Brown hoping to make impact on WVU line

MORGANTOWN — Michael Brown’s introduction to major college football came with a cruel twist.

Having never played high school football and possessing just a limited knowledge of the sport, he thought he had died and gone to heaven when he followed older brother, Joe, to Eastern Arizona College.

Joe’s college career began at Miami before transferring to Utah where he stayed briefly, and then on to Eastern Arizona. Michael delayed college for two years to serve a Mormon mission in the Philippines prior to showing up at Eastern Arizona one day to play alongside his big brother.

The Brown brothers from Compton, California, were the two biggest Gila Monsters on the Eastern Arizona Gila Monster football team.

“In juco, (the defensive players) would just sit there, and I would just blow them up,” Brown laughed. “I thought juco was the best, ‘This is awesome, man. I love it!’ And then I got here and I was like, ‘Whoa, they do this for football players?'”

What he saw with three full meals a day in West Virginia’s beautiful new training-table facility was a whole other level of awesome. The problem for Brown is he can look at all of that delicious food, he just can’t have any of it.

His menu these days consists of salads, fruits and eggs. Talk about cruel, especially for someone who likes to fill up his plate a couple of times per sitting.

“I’ve lost almost 40 pounds in all now,” he said proudly. “We Polynesians like to eat a lot. We like to be big, but I learned quick that being big is not always right for football. Big and strong is not everything.”

He came here at 368 pounds and the goal is to get to 330 by the time fall camp rolls around. That means fewer dinner rolls and egg rolls, more salads and vegetables and some extra time with strength and conditioning coach Mike Joseph.

Brown says he is even to the point now where it’s no problem eating broccoli without a chaser.

“I like broccoli,” he says.

Brown’s 2018 season at WVU playing for Dana Holgorsen and then-offensive line coach Joe Wickline consisted of just 35 plays, mostly on special teams, before he was redshirted. Because he was so big, he could only play a handful of plays before getting winded.

He also had a difficult time understanding what to do.

“Last year I was lost,” Brown admitted. “I knew somewhat, but I was confused and I always needed to confirm things if they were right or wrong. (At the Division I level), I go off the ball and they go that way and I’m like ‘oh no.’ I will get impatient and try and attack them and then they move and I have a missed assignment.”

New West Virginia offensive line coach Matt Moore could see immediately how well the junior moved around for a man his size, which is why schools such as Alabama, Texas, Oregon and Georgia started calling him once they found out that he committed to West Virginia, but Moore needed to take some extra time to teach him what to do.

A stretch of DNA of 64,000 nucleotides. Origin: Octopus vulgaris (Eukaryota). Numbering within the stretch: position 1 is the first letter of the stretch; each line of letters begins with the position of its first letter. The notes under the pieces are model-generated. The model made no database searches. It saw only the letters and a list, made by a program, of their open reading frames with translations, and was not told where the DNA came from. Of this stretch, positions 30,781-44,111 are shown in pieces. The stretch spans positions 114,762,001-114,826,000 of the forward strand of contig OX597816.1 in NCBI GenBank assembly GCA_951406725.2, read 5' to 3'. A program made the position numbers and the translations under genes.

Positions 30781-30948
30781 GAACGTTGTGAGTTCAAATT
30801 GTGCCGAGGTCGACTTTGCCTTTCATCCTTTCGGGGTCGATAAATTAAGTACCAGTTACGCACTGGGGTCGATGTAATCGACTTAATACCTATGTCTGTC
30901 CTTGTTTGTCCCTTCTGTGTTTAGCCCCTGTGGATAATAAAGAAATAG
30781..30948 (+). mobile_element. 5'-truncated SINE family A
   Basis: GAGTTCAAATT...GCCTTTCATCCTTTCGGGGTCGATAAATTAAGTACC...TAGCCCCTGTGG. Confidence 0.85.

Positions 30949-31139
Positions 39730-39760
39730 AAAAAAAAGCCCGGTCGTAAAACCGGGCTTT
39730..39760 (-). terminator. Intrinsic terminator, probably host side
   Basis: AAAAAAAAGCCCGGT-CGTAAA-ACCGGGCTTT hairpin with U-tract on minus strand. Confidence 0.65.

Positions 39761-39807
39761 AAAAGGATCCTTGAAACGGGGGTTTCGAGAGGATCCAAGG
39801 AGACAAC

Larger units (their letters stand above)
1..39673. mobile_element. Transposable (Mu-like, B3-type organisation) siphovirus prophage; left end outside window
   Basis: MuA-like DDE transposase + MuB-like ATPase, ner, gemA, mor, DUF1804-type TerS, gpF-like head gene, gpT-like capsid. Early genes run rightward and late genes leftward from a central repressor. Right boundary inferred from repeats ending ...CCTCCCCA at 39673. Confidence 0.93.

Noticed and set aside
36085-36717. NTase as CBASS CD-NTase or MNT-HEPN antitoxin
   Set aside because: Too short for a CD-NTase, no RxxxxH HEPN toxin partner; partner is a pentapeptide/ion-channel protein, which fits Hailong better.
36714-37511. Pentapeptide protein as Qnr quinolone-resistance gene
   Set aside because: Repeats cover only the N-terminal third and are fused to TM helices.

The last thing in the world you want to do is have a player that big and that strong get his feet tied up because he’s confused.

“He made sure I understood things before I did them myself,” Brown said. “He will double check and sometimes triple check. Coach (Joe) Wickline, I love that guy to this day because Wickline gave me the opportunity to come here. He was like my dad coach if you ask me, 100 percent real, but coach Moore has definitely helped me get my knowledge game to a higher place.”

In defense of Wickline, he was right in the middle of the season and he needed to get five players ready for each game so he didn’t have a lot of extra time to work with the younger and inexperienced players.

Moore had the time this spring, and he took advantage of it with Brown. Last week, Neal Brown called his left guard “one of the most improved players” of spring practice during his Big 12 teleconference.

The head coach believes Brown’s, size, speed and strength make him “a Big 12 player.” That bodes well for a West Virginia offensive line seeking three replacements on last year’s unit that helped pave the way for the Mountaineers to average an impressive 512.2 yards per game.

WVU has senior tackle Colton McKivitz back to man Yodny Cajuste’s left tackle slot and junior Josh Sills is back at right guard. McKivitz and Sills could be All-Big 12-caliber players, Neal Brown believes.

Kelby Wickline has some experience and heads into the fall as the team’s top right tackle while junior Chase Behrndt is the No. 1 center right now.

With Sills and Brown at the guards, that’s a couple of 330-pound-plus guys capable of moving some Earth — one with a hairstyle that would make Ric Flair jealous (Sills) and the other sporting a closely cropped mane per his wife’s orders (Brown).

“I was growing my hair out, but the whole wedding situation, I had to look good,” Brown explained. “I’m the only Polynesian here so I wanted to grow my long hair out and get it braided, but my wife said ‘no, you have to look good and handsome’ so I’m just keeping it short.”

It’s understandable that Brown is closely adhering to all of his wife Anna Marie’s wishes since they’ve only been married for a couple of months. He still hasn’t found out yet what the rest of us married guys discovered the hard way – an unhappy wife means an unhappy life!

The two met in Arizona and got hitched there on March 15. He says the honeymoon will be someplace in West Virginia.

Star City? Granville? Osage? Preston County? It doesn’t really matter because they’ve got each other, and Brown couldn’t be happier with the way things are going these days.

Now, if he could only get his hands on a couple steaks, some biscuits and gravy, cookies and a slice or two of pie, then things would really be Almost Heaven around here.

— John Antonik, wvusports.com

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